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William M Cavage Advances in Aviation Safety Conference SAE Aerospace Congress & Exhibition September 10-14, 2001 Seat

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Ground-Based Inerting of a Boeing 737 Center Wing Fuel Tank . William M Cavage Advances in Aviation Safety Conference SAE Aerospace Congress & Exhibition September 10-14, 2001 Seattle, WA. Outline. Background Work Distribution Instrumentation Inerting Data Ground Testing Flight Testing.

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Presentation Transcript
slide1
Ground-Based Inerting of a

Boeing 737 Center Wing Fuel Tank

William M CavageAdvances in Aviation Safety ConferenceSAE Aerospace Congress & Exhibition September 10-14, 2001 Seattle, WA

SAE Advances in Aviation Safety Conference

slide2
Outline
  • Background
  • Work Distribution
  • Instrumentation
  • Inerting Data
  • Ground Testing
  • Flight Testing

SAE Advances in Aviation Safety Conference

slide3
Background
  • FAA is Seeking to Improve Upon Existing Fuel Tank Safety in Fleet in the wake of TWA800 Air Disaster
  • 1998 ARAC FTHWG Stated GBI is a Potentially Cost-Effective Method of Providing Fuel Tank Protection
    • Report Also States CWTs More Susceptible to Mishaps
  • Focus of the testing is to determine if the Existing Fleet Vented Fuel Tanks Will Maintain NEA Benefit for a Significant Amount of Time
    • Some CWTs in Fleet are Cross Vented
  • Also Attempted to Gage Practicality

SAE Advances in Aviation Safety Conference

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Testing Work Distribution
  • FAA Certification Office Proposed Testing to Examine Certain Key Assumptions. Formulated Test Plan
  • Boeing Offered Use a Boeing B-737NG as the Test Aircraft
  • Air Liquide Provided an NEA Generator with Delivery Equipment at Low Cost
  • Boeing also Provided Aircraft NEA Distribution System, Support Personnel, Data Acquisition, and Most Instrumentation
  • FAA Fire Safety R&D Provided Integrated Ullage Sample System with Oxygen Analyzers

SAE Advances in Aviation Safety Conference

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Aircraft Instrumentation
  • Oxygen Analysis System Provides 8 Channels of Continuous Oxygen Concentration Data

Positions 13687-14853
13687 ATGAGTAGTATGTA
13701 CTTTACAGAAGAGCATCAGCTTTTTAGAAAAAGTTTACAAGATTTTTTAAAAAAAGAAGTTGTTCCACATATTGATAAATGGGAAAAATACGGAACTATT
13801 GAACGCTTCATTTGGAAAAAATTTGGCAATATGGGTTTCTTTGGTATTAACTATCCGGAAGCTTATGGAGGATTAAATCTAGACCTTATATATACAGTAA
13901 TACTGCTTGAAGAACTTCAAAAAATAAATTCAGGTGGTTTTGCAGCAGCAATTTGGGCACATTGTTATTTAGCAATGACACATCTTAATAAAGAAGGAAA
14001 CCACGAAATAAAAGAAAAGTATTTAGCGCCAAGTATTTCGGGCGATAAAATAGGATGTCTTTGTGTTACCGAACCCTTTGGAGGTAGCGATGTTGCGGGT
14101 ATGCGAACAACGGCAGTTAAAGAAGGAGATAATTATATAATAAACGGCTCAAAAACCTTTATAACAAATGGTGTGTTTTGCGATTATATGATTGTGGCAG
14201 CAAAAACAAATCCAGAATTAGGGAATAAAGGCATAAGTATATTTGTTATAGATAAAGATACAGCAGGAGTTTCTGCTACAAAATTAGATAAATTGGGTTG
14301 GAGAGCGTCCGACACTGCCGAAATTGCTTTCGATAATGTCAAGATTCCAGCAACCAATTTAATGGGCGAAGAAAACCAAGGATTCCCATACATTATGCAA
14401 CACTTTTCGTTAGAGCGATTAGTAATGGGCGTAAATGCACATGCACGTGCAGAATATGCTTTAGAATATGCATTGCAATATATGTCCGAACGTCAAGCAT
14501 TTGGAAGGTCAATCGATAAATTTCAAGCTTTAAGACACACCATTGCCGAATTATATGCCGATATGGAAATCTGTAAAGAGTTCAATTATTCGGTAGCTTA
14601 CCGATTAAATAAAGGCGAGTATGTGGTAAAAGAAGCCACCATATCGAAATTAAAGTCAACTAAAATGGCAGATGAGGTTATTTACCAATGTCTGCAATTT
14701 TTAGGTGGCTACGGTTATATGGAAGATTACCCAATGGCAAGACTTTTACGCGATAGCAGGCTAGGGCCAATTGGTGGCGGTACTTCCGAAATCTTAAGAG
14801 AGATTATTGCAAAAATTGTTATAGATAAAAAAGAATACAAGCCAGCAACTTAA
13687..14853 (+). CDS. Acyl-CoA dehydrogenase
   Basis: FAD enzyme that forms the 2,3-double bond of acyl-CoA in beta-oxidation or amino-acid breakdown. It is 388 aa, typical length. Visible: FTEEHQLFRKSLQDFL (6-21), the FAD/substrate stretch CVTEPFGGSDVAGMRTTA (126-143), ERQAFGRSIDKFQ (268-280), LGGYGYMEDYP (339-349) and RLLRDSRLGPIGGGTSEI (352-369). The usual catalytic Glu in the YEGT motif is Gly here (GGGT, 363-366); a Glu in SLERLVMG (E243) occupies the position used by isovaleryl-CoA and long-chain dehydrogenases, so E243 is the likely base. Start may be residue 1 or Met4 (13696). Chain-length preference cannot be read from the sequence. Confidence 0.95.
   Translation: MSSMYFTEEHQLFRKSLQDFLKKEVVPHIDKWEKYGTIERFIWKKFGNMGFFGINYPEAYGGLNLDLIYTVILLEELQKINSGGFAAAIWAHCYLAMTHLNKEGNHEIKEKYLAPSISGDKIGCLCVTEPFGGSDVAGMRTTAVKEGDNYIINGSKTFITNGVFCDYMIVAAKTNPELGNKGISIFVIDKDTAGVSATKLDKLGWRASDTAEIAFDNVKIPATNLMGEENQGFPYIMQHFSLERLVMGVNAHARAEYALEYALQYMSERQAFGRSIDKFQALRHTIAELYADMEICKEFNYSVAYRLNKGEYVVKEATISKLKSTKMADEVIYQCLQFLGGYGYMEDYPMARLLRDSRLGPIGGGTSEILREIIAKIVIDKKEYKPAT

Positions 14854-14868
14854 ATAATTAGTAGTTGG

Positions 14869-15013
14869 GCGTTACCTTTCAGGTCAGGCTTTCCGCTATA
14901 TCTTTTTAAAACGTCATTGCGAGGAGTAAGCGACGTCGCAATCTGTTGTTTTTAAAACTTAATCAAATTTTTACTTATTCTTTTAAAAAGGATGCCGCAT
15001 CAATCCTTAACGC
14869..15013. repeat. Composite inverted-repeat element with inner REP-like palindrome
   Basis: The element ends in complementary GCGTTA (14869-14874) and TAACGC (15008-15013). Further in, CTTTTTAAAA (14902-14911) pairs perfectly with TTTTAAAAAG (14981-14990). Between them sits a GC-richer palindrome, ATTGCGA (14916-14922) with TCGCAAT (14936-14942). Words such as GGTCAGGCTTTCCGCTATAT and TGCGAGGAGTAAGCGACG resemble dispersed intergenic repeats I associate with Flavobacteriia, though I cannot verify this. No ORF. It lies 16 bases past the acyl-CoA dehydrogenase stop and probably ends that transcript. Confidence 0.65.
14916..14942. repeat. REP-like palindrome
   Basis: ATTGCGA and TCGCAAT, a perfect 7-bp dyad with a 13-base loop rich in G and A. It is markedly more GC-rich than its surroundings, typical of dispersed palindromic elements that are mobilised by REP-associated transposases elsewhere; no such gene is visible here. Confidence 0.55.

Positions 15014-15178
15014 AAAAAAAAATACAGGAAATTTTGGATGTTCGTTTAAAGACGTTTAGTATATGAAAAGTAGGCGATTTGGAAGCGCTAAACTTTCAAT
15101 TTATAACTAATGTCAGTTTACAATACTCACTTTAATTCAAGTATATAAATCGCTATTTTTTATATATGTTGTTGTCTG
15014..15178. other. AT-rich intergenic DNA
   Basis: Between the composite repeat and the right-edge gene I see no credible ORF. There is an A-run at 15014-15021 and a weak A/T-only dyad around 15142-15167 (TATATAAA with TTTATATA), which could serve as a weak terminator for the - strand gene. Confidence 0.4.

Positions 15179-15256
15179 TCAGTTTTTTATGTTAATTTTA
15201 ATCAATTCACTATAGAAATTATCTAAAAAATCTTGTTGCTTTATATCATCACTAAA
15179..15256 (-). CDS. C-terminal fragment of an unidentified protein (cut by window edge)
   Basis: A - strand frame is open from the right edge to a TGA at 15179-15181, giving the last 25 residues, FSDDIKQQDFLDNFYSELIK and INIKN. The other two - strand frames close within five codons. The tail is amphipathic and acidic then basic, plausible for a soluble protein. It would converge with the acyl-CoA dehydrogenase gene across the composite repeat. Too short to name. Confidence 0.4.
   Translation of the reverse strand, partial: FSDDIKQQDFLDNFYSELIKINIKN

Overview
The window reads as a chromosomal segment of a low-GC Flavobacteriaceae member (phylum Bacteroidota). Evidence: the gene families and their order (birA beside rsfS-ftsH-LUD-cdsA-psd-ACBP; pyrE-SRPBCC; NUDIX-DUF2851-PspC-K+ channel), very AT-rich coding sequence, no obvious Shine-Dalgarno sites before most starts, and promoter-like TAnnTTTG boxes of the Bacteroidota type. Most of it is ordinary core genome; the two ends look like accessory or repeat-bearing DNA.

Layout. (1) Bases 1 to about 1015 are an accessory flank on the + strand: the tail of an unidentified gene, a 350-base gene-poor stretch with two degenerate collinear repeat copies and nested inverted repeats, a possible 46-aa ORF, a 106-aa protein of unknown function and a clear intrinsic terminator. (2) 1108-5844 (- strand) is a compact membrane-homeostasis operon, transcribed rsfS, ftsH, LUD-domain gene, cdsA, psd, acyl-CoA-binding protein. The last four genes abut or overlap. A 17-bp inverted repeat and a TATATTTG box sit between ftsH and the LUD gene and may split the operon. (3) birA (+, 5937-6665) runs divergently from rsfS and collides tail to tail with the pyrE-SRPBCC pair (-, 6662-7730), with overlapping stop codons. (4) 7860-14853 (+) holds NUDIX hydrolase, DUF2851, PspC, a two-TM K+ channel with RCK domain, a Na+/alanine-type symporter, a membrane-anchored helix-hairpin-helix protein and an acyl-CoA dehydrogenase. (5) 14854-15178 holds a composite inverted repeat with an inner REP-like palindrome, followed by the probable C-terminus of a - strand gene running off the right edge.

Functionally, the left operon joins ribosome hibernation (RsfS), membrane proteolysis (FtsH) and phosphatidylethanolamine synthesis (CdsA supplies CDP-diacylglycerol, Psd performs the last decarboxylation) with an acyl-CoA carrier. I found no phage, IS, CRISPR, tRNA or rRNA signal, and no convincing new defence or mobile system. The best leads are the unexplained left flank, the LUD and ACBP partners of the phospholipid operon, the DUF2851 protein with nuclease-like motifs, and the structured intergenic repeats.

• Actively Controls Sample Inlet and Outlet Pressure
    • Flow Through Sensor Design
    • Fluid Traps, Ejector/Evacuator, Flame Suppressors for Safety
  • Other Instrumentation
    • CWT Thermocouples
    • Flight Data (air speed, altitude, attitude)
    • Fuel Load
    • Wind Data

SAE Advances in Aviation Safety Conference

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System Block Diagram

SAE Advances in Aviation Safety Conference

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Figure 1 Nitrogen Distribution Manifold and Fuel Vapor Ports in Center Tank

Sample Port Location Diagram

SAE Advances in Aviation Safety Conference

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Data Presentation
  • Calculated Average Oxygen Concentration in the Three Primary Areas in CWT; Center Section, Left Cheek, and Right Cheek
  • Marked Some Critical Events
  • Data Plotted Every 1/Second for Inerting Data, 1/Minute for Ground and Flight Tests
  • Inerting Data Nondimensionalized for Comparison

SAE Advances in Aviation Safety Conference

slide9
Data Nondimensional Scheme
  • Want to Express Time in Terms of Volume Delivered or Volumetric Tank Exchange (VTE)
    • VTE = Time * Volume Flow Rate / Total Tank Volume
  • Want to Express Oxygen Concentration in Terms of Purity Delivered. Consider that Inerting Gas is Slowly Changing the Ullage Oxygen Concentration to that of the Gas (Purity) Call this the Tank Inerting Ratio
    • Inerting Ratio = Air[O2] - Tank[O2] / Air[O2] - NEA[O2]

SAE Advances in Aviation Safety Conference

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Fuel Tank Inerting
  • Only Inerted the CWT with Properly Operating Manifold 3 Times
    • Fuel Clogged Lines and Prevented Equal Distribution at Different Times
    • Data Looks Consistent with Lab Observations
    • Manifold not Balanced for Optimal Delivery Distribution